After Navy Yard, The Fight For Better Security Begins

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Jason Reed / Reuters

A Washington, DC Metropolitan police officer and a Naval District Washington policemen stand guard at the main gate of the Washington Navy Yard in Washington, September 17, 2013.

As President Obama, Defense Secretary Chuck Hagel and numerous legislators call for a comprehensive review of government security clearance contractors in the wake of the Navy Yard shooting, one fight over how to improve the system has already begun.

A DoD Inspector General audit released Tuesday concluded that the Navy should replace the security clearance program, Rapidgate, which the service uses for many of its facilities including the Navy Yard, because the program relies exclusively on “unreliable” public databases. Rapidgate’s maker, Eid Passport, and its backers in the Navy, are pushing back.

Rapidgate did not grant access to the alleged Navy Yard shooter, Aaron Alexis, who killed 12 Monday. But the attack has heightened scrutiny of the security issues the IG raised about the program.

A key question in the debate is how to ensure criminals don’t gain security clearances. The IG found that Rapidgate allowed 52 convicted felons to receive, “routine, unauthorized installation access, placing military personnel, dependents, civilians, and installations at an increased security risk.”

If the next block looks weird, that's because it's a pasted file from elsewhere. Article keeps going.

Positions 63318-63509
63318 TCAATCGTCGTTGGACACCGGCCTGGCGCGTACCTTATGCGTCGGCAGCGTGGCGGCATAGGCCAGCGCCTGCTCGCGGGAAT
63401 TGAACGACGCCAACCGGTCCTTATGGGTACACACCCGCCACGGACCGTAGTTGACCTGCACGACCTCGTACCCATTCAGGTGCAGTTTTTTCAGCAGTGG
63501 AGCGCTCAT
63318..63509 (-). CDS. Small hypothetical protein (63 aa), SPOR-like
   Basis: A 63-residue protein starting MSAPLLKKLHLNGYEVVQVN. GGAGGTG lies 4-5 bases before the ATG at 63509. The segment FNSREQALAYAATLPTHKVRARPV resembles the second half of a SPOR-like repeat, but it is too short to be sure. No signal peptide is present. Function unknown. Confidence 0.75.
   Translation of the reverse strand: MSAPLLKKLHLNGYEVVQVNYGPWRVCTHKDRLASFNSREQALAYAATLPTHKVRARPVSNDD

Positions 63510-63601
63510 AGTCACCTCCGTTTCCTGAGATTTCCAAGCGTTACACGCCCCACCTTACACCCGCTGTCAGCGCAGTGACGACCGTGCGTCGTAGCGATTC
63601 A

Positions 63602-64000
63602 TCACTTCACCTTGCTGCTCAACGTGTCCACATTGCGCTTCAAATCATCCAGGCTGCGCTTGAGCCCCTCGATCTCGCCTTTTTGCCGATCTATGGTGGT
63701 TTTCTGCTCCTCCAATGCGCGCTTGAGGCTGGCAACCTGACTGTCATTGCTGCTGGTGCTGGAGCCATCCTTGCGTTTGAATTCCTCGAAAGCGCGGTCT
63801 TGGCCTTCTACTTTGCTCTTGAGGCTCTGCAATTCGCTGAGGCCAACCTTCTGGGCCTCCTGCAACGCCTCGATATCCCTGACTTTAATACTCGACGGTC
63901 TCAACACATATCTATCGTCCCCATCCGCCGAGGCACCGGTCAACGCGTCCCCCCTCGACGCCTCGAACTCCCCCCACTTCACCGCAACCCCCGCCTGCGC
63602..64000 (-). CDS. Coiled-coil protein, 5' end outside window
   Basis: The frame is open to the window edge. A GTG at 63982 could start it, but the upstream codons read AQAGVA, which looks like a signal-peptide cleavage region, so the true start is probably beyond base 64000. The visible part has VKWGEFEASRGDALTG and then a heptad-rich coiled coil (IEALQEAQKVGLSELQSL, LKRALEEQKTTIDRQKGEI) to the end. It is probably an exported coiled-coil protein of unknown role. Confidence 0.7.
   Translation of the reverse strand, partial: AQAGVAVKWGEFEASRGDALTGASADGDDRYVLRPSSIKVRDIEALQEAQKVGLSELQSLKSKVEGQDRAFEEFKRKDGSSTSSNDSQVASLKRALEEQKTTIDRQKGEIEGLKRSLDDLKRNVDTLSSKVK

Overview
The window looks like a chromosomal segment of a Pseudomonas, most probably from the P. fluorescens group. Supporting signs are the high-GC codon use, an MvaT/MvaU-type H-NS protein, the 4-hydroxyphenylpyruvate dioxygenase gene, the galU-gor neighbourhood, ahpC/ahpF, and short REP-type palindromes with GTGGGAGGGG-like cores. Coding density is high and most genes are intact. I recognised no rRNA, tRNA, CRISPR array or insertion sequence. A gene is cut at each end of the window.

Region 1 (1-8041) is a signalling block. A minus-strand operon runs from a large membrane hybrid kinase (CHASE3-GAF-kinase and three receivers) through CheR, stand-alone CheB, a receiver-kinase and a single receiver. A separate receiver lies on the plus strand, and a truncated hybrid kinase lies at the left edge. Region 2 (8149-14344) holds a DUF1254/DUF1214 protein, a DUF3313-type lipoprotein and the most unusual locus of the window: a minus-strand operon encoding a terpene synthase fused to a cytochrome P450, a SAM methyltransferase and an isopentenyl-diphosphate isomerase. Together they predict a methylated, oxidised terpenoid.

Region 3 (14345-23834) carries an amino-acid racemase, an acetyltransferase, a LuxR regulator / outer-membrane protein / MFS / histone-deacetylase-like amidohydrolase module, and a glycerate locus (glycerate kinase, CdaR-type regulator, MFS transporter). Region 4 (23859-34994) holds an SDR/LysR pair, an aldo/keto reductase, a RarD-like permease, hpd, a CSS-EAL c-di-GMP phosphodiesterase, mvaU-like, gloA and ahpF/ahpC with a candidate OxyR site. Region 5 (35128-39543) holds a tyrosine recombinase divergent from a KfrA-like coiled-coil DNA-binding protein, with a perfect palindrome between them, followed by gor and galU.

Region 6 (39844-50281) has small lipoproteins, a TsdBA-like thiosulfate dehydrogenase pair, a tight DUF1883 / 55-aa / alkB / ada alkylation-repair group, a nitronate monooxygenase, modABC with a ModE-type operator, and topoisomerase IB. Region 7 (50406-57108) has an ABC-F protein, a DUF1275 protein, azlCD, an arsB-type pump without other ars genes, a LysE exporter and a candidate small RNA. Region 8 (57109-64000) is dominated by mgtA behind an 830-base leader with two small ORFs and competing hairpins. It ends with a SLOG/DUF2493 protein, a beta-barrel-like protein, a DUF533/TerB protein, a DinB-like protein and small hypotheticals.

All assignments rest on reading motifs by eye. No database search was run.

Eid Passport believes the audit’s findings are “concerning,” but disagrees that the security flaws are its fault, arguing that the company provides the best commercial background check possible under the law. “If, as the audit states, our identity management program didn’t identify the 52 felons, that’s concerning and we’re working with the Navy and the Inspector General to refine that,“ says Eid Passport Vice President of Marketing John Nee. “We already identify tens of thousands of individuals with felony criminal convictions already. We feel pretty confident in our system as it is today, but understand that there’s always room for improvement.”

The DoD Inspector General’s office concludes Rapidgate’s problems are too big for that degree of confidence. The audit calls on the Navy to “immediately discontinue the use of Rapidgate” since the information they provide only uses public record databases. The IG recommends replacing Rapidgate with a system that would also include access to FBI’s criminal record histories. The audit points to Navy Region Mid-Atlantic, which, using the FBI index, denied access for felons not identified by Rapidgate. Nee says that the FBI’s index “has its own flaws.”